From the days that AMD first announced the acquisition of ATI graphics, the company has touted the long-term benefits of owning both a high-performance processor and graphics division. By combining the architectures on a single die, they could become greater than the sum of the parts, leveraging new software directions and the oft-discussed HSA (heterogenous systems architecture) that AMD helped create a foundation for. Though the first rounds of APUs were able to hit modest sales, the truth was that AMD’s advantage over Intel’s on the graphics technology front was often overshadowed by the performance and power efficiency advantages that Intel held on the CPU front.
But with the introduction of the first products based on Zen earlier this year, AMD has finally made good on the promises of catching up to Intel in many of the areas where it matters the most. The new from-the-ground-up design resulted in greater than 50% IPC gains, improved area efficiency compared to Intel’s latest Kaby Lake core design, and enormous gains in power efficiency compared to the previous CPU designs. When looking at the new Ryzen-based APU products with Vega built-in, AMD claims that they tower over the 7th generation APUs with up to 200% more CPU performance, 128% more GPU performance, and 58% lower power consumption. Again, these are bold claims, but it gives AMD confidence that it can now target premium designs and form factors with a solution that will meet consumer demands.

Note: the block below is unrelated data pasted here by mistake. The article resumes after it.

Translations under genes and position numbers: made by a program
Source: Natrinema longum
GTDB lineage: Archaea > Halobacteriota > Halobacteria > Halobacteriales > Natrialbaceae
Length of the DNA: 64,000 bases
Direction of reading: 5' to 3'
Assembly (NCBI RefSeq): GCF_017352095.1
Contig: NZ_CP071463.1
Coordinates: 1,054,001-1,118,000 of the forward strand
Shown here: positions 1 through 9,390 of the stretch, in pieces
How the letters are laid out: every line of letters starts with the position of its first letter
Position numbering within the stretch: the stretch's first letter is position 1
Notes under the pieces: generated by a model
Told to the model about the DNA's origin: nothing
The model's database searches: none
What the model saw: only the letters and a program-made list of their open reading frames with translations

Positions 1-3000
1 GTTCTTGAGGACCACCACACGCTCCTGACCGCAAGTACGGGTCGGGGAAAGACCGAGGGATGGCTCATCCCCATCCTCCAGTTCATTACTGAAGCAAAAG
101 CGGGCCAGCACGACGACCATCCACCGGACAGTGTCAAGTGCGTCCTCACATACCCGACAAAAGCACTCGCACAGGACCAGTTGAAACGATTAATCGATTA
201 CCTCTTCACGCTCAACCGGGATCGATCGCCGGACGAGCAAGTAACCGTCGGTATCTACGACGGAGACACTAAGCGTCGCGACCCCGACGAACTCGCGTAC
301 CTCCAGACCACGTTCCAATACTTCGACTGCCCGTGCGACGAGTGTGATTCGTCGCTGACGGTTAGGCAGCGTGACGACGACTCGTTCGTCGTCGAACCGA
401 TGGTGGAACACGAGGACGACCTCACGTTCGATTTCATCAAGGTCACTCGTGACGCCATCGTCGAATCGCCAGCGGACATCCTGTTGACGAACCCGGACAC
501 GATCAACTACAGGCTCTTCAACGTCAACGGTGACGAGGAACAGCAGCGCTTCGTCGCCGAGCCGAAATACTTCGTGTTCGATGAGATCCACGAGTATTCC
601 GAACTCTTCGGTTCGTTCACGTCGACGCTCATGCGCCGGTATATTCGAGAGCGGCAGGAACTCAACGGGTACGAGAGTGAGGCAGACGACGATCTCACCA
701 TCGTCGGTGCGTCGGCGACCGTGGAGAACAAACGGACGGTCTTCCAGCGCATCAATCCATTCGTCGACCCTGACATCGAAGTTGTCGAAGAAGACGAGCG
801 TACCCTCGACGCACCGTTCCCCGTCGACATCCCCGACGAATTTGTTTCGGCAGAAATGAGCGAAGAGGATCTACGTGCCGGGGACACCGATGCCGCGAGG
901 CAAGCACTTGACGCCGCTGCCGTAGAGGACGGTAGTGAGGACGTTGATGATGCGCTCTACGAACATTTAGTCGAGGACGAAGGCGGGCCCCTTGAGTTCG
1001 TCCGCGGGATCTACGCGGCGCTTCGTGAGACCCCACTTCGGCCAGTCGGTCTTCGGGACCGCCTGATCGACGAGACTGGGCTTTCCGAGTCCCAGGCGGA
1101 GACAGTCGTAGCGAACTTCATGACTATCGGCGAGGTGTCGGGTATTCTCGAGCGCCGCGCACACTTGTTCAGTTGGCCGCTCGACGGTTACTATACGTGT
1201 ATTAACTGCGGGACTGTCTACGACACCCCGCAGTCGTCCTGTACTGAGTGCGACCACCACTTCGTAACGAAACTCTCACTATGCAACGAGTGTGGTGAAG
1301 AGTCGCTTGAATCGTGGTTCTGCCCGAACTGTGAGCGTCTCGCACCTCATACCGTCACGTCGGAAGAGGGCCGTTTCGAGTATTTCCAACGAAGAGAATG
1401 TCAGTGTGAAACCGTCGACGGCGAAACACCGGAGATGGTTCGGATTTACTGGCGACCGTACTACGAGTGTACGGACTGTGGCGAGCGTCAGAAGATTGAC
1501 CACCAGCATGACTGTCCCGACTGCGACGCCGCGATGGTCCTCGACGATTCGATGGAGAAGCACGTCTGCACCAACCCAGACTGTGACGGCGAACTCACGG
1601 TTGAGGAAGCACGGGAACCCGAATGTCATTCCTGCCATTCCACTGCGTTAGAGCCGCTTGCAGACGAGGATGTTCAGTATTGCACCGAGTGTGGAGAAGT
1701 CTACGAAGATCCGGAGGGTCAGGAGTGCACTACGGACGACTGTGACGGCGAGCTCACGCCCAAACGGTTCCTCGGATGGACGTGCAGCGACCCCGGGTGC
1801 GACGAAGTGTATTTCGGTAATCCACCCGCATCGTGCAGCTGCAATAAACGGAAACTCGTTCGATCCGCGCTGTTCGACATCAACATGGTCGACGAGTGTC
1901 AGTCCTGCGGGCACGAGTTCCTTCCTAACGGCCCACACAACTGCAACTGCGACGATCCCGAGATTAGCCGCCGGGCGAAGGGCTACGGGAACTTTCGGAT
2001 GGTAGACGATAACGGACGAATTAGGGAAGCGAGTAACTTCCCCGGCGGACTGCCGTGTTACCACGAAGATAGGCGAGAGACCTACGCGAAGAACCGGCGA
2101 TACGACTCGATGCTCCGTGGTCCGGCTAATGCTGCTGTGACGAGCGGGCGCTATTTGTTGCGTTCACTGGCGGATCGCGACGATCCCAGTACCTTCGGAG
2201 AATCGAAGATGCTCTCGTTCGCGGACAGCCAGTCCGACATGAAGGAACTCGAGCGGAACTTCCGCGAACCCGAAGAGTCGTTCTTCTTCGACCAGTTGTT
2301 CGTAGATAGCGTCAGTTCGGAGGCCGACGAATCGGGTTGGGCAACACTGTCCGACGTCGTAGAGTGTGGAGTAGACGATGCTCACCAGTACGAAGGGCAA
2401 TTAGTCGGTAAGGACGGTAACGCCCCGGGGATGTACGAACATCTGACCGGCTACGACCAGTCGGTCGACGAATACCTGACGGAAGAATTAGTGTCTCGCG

AMD is hoping that the release of the Ryzen 7 2700U and Ryzen 5 2500U can finally help turn the tides in the ultrathin notebook market.
|Core i7-8650U||Core i7-8550U||Core i5-8350U||Core i5-8250U||Ryzen 7 2700U||Ryzen 5 2500U|
|Architecture||Kaby Lake Refresh||Kaby Lake Refresh||Kaby Lake Refresh||Kaby Lake Refresh||Zen+Vega||Zen+Vega|
|Base Clock||1.9 GHz||1.8 GHz||1.7 GHz||1.6 GHz||2.2 GHz||2.0 GHz|
|Max Turbo Clock||4.2 GHz||4.0 GHz||3.8 GHz||3.6 GHz||3.8 GHz||3.6 GHz|
|System Bus||DMI3 - 8.0 GT/s||DMI3 - 8.0 GT/s||DMI2 - 6.4 GT/s||DMI2 - 5.0 GT/s||N/A||N/A|
|Graphics||UHD Graphics 620||UHD Graphics 620||UHD Graphics 620||UHD Graphics 620||Vega (10 CUs)||Vega (8 CUs)|
|Max Graphics Clock||1.15 GHz||1.15 GHz||1.1 GHz||1.1 GHz||1.3 GHz||1.1 GHz|
The Ryzen 7 2700U will run 200 MHz higher on the base and boost clocks for the CPU and 200 MHz higher on the peak GPU core clock. Though both systems have 4-cores and 8-threads, the GPU on the 2700U will have two additional CUs / compute units.
Subject: Graphics Cards, Processors | October 16, 2017 - 05:07 PM | Ryan Shrout